Book Review by Rabbi Rachel Esserman: The joys and frustrations of being a parent

By: Rabbi Rachel Esserman

(JTA coop) – If you search for “parenting books” on, 186,916 book suggestions appear. The works range from those that cover all aspects of child rearing to ones focusing on a specific problem; for example, how to get infants and toddlers to sleep through the night. They also feature discussions of different parenting types – being a free-range parent or a helicopter one – and specific types of parents – for example, Tiger moms and Eagle dads.

Readers might be grateful that Rabbis Dayna Ruttenberg and Susan Silverman have not written books about how to raise your child. Instead, their new works offer something different: they discuss the joys and frustrations of being a parent, and how it can change your life. In “Nurturing the Wow: Finding Spirituality in the Frustration, Boredom, Tears, Poop, Desperation, Wonder, and Radical Amazement of Parenting” (Flatiron Books), Ruttenberg offers suggestions on how child rearing can be a spiritual experience. Silverman more narrowly focuses on her own family – particularly the process of adopting two children from Ethiopia – in “Casting Lots: Creating a Family in a Beautiful, Broken World” (Da Capo Press). Both authors use Jewish imagery and concepts to explain their experiences, although each also speaks to a general audience.

Nurture-the-Wow-coverRuttenberg is quite clear on what she hopes to accomplish: “This is not a guide to raising spiritual children – or any kind of children, for that matter. Like so many parents, I’m muddling along, trying to figure out how best to care for the specific human beings I have been issued, and I’m not always sure if I’m making the right decisions… I’m certainly not going to tell anyone else whether they should co-sleep, cry-it-out, attach or free-range their kids. This is not a parenting book; it’s a parenthood book. It’s about the adult experience of parenting – about what it often is and what it can be.” Ruttenberg is the first to admit that she gets cranky and tired, and loses patience and wants to yell or just escape to a safe place where little hands aren’t grabbing her and no one is yelling “mom-meeeeee” every minute. However, she also believes it’s possible to experience the boredom and mess of childhood differently – as a way to attain what Rabbi Abraham Joshua Heschel called “radical amazement.”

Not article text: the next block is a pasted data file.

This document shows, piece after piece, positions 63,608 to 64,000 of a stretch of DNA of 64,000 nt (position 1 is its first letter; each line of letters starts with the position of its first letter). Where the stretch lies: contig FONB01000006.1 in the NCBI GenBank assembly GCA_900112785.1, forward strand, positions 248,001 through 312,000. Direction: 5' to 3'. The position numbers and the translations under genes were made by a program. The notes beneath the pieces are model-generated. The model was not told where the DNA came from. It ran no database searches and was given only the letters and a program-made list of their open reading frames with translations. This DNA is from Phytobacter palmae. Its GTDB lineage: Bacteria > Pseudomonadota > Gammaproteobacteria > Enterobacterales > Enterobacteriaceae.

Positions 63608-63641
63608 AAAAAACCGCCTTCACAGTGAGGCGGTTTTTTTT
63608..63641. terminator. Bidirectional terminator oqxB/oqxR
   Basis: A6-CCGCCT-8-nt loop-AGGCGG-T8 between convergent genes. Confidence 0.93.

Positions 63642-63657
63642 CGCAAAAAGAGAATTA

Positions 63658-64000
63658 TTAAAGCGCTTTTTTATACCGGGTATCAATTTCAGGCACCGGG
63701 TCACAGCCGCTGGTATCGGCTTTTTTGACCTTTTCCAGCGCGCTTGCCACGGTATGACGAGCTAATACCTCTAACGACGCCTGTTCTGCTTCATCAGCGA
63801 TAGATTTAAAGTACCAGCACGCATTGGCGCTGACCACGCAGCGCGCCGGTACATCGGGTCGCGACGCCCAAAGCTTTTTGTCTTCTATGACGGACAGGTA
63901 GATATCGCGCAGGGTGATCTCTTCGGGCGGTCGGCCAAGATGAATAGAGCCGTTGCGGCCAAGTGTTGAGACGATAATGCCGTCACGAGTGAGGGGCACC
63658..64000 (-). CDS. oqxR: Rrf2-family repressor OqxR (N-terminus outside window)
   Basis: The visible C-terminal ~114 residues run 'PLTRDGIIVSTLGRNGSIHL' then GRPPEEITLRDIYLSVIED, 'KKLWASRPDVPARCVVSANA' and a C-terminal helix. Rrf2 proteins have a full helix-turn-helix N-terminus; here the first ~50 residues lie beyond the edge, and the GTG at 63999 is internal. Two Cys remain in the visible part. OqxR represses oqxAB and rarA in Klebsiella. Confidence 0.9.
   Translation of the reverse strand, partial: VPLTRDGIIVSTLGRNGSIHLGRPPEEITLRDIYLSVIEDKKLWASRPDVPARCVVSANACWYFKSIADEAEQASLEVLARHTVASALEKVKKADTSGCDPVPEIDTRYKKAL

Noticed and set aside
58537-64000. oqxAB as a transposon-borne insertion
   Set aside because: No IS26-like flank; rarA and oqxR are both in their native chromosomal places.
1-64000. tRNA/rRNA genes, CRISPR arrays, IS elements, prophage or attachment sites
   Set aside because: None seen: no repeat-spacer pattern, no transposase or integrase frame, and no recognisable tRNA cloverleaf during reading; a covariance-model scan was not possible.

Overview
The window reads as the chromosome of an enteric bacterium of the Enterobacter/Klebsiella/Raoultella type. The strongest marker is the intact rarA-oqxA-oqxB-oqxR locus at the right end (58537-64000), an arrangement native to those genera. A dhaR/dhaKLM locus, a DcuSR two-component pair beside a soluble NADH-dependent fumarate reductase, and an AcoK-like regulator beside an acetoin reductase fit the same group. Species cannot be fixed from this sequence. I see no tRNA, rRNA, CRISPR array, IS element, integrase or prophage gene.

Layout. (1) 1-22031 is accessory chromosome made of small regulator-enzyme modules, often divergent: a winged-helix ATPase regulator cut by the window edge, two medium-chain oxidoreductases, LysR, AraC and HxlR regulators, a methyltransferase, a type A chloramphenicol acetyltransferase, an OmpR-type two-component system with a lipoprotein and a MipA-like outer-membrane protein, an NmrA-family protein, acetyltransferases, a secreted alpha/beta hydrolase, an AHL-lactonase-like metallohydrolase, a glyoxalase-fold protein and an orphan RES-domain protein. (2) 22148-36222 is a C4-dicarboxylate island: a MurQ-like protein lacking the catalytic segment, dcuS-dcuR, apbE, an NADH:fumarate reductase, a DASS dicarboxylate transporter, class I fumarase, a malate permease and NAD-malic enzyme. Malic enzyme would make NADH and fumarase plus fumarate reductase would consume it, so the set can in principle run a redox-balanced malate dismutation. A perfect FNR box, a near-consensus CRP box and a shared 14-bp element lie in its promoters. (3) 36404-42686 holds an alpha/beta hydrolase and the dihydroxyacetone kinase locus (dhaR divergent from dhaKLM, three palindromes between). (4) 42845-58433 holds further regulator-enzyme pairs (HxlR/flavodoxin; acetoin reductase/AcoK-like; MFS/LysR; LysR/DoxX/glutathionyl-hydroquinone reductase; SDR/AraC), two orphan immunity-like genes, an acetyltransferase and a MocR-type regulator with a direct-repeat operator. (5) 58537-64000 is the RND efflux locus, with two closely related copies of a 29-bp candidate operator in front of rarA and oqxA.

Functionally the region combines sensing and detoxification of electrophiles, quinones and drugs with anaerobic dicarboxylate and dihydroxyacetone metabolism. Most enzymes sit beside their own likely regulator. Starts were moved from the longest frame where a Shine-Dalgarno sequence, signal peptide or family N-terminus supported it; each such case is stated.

Ruttenberg notes that few people think of child rearing as a spiritual experience. However, she believes that parents have available to them “master teachers of radical amazement”: their children. For example, her books show how children experience a sense of awe – the “wow” of her title – in almost everything they do. That’s because children focus exclusively on the current moment – be it a great stick to play with or an interesting tree to look at. Unfortunately, their intense concentration usually interferes with their parents’ agenda – whether it’s the need to get to a doctor’s appointment or go grocery shopping so dinner will be ready on time. Ruttenberg suggests that if adults stop thinking about the future and focus on being in the present moment, their lives will change. Not only will they experience a sense of “wow,” but they will also understand what their child is feeling, which can help with meltdowns, temper tantrums and other difficult behavior.